There are a few things in Oscar’s version that, on face value, sounds improbable: He and Reeva were both in the house (supposedly in bed?) when the ‘intruder’ was heard by him; then the intruder goes and locks himself in the toilet, where ‘he’ is shot at from the outside of the locked door; Oscar stood up, put on his legs and took his fire arm and walked there, without noticing that Reeva was not in bed anymore, and that she was in fact the ‘intruder’; the toilet and bathroom where the incident happened is on the top floor – why would an intruder break and enter so high up?: he fires four shots – three hitting – and Reeva does not even scream once, not even when she was first hit; all that while there are reports that the security or police had been summoned earlier because of a shouting match between him and Reeva.

    Now, if that evidence is presented by the state tomorrow, asking these questions, I am pretty sure that the court will not find that Oscar’s version can be believed. But that doesn not mean that he will not get bail – even where strong cases exist against suspected murderers (and rapists), they often do get bail – I do not want to go into the reasons for that though.

  • Anonymouse

    Maggs Naidu – Yikes, another seven years! (maggsnaidu@hotmail.com)

    February 19, 2013 at 14:52 pm

    So Oscar shoots an intruder in his 1.4 x 1.4 toilet, goes back to bed, realises it may have been Reeva, puts on his legs, goes back to the toilet, kicks in the door, finds her dying, carries her out and down the stairs, in between calling the security and paramedics and his friend (who arrives before the security) in the complex.

    Sounds credible!

    Yeah – I love the part that he ‘walks’ to the bathroom, but feels vulnerable because he doesn’t have his legs on – so he shoots – and then ‘walks’ back to bed where he discovers Reeva is gone. Also, he shouted at the ‘intruder’, and Reeva did not answer?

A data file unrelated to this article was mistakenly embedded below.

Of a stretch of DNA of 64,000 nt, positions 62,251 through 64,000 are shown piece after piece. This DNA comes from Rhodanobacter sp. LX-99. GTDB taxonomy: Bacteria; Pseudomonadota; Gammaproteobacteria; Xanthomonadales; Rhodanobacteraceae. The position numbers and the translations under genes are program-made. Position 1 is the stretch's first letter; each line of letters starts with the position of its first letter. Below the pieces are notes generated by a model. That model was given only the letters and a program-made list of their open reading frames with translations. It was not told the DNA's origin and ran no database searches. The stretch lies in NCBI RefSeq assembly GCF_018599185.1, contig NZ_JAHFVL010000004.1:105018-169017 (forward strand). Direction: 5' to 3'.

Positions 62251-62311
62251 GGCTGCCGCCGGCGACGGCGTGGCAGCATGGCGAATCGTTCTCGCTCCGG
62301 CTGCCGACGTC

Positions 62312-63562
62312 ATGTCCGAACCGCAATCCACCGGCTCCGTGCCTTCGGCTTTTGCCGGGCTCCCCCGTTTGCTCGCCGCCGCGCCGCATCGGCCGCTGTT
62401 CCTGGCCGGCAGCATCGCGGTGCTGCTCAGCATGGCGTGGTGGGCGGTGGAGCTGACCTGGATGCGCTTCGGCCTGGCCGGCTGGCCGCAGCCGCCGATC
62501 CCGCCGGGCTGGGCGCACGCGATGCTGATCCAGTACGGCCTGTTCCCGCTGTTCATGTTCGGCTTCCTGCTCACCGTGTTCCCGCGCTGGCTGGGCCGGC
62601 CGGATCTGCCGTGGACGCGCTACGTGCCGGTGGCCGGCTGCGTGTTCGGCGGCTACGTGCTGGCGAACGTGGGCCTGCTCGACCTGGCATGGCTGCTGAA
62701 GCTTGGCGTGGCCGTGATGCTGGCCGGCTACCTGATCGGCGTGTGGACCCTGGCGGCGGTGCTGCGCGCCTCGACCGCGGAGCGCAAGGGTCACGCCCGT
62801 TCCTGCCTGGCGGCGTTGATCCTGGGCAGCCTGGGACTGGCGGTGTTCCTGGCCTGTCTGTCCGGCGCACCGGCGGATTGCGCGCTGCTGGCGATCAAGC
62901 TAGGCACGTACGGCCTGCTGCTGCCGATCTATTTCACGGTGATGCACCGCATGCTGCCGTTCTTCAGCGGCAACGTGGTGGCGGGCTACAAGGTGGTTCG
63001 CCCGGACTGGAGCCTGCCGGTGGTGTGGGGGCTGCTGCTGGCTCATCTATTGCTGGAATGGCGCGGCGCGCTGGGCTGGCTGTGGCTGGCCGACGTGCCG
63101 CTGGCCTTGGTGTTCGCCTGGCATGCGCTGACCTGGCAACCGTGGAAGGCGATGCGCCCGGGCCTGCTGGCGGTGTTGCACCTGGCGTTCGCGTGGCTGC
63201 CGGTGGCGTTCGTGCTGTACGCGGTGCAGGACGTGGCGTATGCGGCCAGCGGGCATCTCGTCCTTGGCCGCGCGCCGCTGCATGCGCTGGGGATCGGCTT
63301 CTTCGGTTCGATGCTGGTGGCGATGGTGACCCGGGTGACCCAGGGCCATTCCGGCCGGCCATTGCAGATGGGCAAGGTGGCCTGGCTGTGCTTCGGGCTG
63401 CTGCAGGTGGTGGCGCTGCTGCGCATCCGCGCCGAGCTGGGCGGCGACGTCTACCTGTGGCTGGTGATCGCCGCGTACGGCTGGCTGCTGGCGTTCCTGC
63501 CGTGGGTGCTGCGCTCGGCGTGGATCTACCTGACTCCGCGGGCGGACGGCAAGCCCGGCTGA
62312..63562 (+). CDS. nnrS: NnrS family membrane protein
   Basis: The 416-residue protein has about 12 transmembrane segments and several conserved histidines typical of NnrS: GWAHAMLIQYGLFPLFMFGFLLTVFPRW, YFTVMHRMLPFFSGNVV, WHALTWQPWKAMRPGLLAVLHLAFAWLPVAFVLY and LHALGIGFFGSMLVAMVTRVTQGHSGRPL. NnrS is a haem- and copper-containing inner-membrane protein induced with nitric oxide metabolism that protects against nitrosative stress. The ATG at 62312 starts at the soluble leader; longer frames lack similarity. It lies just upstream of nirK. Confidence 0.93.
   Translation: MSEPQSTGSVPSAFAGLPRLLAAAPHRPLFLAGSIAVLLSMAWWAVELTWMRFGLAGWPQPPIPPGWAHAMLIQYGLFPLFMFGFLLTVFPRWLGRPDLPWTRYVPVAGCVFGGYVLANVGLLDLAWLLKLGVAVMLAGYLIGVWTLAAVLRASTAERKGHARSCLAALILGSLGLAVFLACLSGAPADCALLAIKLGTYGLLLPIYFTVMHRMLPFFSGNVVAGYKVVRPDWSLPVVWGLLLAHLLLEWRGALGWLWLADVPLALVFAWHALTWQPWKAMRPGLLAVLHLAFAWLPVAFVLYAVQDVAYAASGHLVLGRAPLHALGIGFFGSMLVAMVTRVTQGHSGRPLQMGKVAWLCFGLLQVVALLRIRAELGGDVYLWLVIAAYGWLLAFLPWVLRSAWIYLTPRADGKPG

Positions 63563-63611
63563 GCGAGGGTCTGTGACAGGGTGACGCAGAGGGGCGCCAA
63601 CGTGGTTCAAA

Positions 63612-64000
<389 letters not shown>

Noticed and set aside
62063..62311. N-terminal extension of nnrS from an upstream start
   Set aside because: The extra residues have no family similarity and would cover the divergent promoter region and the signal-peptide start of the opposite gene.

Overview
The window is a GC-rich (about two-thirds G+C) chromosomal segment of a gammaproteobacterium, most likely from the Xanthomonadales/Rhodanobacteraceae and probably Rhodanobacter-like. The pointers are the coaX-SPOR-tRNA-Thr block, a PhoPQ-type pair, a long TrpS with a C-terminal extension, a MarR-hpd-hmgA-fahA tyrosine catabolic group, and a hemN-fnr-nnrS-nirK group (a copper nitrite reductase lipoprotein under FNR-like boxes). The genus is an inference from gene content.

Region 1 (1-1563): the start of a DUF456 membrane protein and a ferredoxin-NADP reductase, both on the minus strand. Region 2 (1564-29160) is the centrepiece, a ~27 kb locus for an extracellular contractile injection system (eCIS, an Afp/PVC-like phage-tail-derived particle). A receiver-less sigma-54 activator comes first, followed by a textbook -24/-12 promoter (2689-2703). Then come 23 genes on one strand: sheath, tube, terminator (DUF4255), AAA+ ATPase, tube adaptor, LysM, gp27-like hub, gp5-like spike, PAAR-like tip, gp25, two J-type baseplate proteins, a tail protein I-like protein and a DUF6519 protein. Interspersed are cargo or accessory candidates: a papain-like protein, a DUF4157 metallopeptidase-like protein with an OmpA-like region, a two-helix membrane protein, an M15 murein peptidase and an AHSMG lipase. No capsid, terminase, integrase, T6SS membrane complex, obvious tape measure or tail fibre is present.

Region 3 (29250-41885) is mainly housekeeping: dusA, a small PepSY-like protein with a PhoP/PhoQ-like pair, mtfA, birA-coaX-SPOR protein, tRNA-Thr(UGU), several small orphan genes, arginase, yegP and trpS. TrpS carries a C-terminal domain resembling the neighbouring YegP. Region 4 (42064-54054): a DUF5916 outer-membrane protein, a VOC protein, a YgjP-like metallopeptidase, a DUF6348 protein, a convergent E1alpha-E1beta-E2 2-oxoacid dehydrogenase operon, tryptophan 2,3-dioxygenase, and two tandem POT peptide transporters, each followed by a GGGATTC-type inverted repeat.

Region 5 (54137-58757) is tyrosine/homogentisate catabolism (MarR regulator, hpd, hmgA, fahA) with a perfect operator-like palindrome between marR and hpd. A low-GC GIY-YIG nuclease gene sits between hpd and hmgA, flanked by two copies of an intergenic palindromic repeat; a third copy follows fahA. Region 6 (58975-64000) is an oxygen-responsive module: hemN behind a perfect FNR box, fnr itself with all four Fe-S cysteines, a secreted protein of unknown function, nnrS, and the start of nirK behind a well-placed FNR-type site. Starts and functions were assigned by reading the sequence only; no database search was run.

• Anonymouse

    And then he ‘kicks’ the door open without his legs on?

  • spoiler

    The UK legal system is nothing to write home about – Judge Judge’s reasoning appears flimsy and would not fly very easily in SA. Yes, a person under severe emotional distress could “lose control” but does that take away his/her intent to commit the crime ? In most cases no. Provocation should only be a mitigating factor at sentence – not the basis for an acquital.

  • Gwebecimele

    “How can an attorney ethically represent a murderer … we have to act on the instructions of clients.”

  • Lisbeth

    Anonymouse

    ” – why would an intruder break and enter so high up?”

    Indeed! And besides, intruders are supposed to intrude, rather than lock themselves in bathrooms. That aside, shooting an intruder through the bathroom door, killing him, is still murder.

    “And then he ‘kicks’ the door open without his legs on?”

    Oscar mentioned that he can walk on his stumps. Perhaps he can then also kick with them?

  • http://www.ozoneblue.co.za/ Ozoneblue

    spoiler
    February 19, 2013 at 16:42 pm

    “The UK legal system is nothing to write home about – Judge Judge’s reasoning appears flimsy and would not fly very easily in SA.”

    Of course not. Because we are out on a political crusade – a mission – a grand, internationally acclaimed mission against women abuse and this [fortunate] case of Oscar Pistorius does not fit politically incorrect stereotypes [i.e. he is white and wealthy], he is therefore now our flagship? A publicity stunt in a bigger game.

    How then could he expect a fair trail?

  • sirjay jonson

    Celebrity cases are always unique, in a world sphere of their own. The same rules for we commoners are only promised, rarely delivered. Celebrities do however get people’s attention, all of it dependent on our obsessive interest.

    Celebrity crime is simply a continuation of the entertainment they’ve agreed to supply when they ultimately pay the price for their orchestrated fame. Few celebrities escape this.

    On a mythical level, the devil always collects what is due.

  • Maggs Naidu – Yikes, another seven years! (maggsnaidu@hotmail.com)

    Anonymouse
    February 19, 2013 at 16:39 pm

    Lisbeth
    February 19, 2013 at 18:17 pm

    It’s best not to speculate.

    Anyway the facts are even more curious!

    16.11 I noticed that the bathroom window was open. I realised that the intruder/s was/were in the toilet because the toilet door was closed and I did not see anyone in the bathroom. I heard movement inside the toilet. The toilet is inside the bathroom and has a separate door.

    16.12 It filled me with horror and fear of an intruder or intruders being inside the toilet. I thought he or they must have entered through the unprotected window.

    As I did not have my prosthetic legs on and felt extremely vulnerable, I knew I had to protect Reeva and myself. I believed that when the intruder/s came out of the toilet we would be in grave danger. I felt trapped as my bedroom door was locked and I have limited mobility on my stumps.